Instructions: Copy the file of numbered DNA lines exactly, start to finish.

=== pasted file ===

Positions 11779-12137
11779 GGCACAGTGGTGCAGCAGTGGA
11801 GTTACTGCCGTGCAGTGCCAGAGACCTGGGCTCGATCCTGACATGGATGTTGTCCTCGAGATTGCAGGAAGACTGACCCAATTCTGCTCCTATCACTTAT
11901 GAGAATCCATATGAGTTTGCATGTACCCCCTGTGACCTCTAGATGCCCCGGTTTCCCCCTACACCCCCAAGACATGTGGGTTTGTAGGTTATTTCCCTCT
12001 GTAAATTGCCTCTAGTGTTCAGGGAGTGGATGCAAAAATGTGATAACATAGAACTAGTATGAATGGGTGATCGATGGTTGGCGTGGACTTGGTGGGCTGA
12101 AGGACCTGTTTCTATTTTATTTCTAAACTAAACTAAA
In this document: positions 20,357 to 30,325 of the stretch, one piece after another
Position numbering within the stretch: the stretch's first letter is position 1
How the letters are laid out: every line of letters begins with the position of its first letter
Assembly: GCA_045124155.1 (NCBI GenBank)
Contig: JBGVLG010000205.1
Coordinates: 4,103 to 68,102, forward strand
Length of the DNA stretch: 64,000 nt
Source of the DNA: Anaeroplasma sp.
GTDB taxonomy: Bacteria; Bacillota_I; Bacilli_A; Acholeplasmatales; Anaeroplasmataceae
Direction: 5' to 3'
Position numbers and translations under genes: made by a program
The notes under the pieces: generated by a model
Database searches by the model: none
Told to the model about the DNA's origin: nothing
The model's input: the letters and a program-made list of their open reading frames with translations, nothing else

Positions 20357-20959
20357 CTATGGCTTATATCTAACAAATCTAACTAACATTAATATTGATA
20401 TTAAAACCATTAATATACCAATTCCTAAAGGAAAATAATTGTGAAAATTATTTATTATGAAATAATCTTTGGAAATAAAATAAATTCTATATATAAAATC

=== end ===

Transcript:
Positions 11779-12137
11779 GGCACAGTGGTGCAGCAGTGGA
11801 GTTACTGCCGTGCAGTGCCAGAGACCTGGGCTCGATCCTGACATGGATGTTGTCCTCGAGATTGCAGGAAGACTGACCCAATTCTGCTCCTATCACTTAT
11901 GAGAATCCATATGAGTTTGCATGTACCCCCTGTGACCTCTAGATGCCCCGGTTTCCCCCTACACCCCCAAGACATGTGGGTTTGTAGGTTATTTCCCTCT
12001 GTAAATTGCCTCTAGTGTTCAGGGAGTGGATGCAAAAATGTGATAACATAGAACTAGTATGAATGGGTGATCGATGGTTGGCGTGGACTTGGTGGGCTGA
12101 AGGACCTGTTTCTATTTTATTTCTAAACTAAACTAAA
In this document: positions 20,357 to 30,325 of the stretch, one piece after another
Position numbering within the stretch: the stretch's first letter is position 1
How the letters are laid out: every line of letters begins with the position of its first letter
Assembly: GCA_045124155.1 (NCBI GenBank)
Contig: JBGVLG010000205.1
Coordinates: 4,103 to 68,102, forward strand
Length of the DNA stretch: 64,000 nt
Source of the DNA: Anaeroplasma sp.
GTDB taxonomy: Bacteria; Bacillota_I; Bacilli_A; Acholeplasmatales; Anaeroplasmataceae
Direction: 5' to 3'
Position numbers and translations under genes: made by a program
The notes under the pieces: generated by a model
Database searches by the model: none
Told to the model about the DNA's origin: nothing
The model's input: the letters and a program-made list of their open reading frames with translations, nothing else

Positions 20357-20959
20357 CTATGGCTTATATCTAACAAATCTAACTAACATTAATATTGATA
20401 TTAAAACCATTAATATACCAATTCCTAAAGGAAAATAATTGTGAAAATTATTTATTATGAAATAATCTTTGGAAATAAAATAAATTCTATATATAAAATC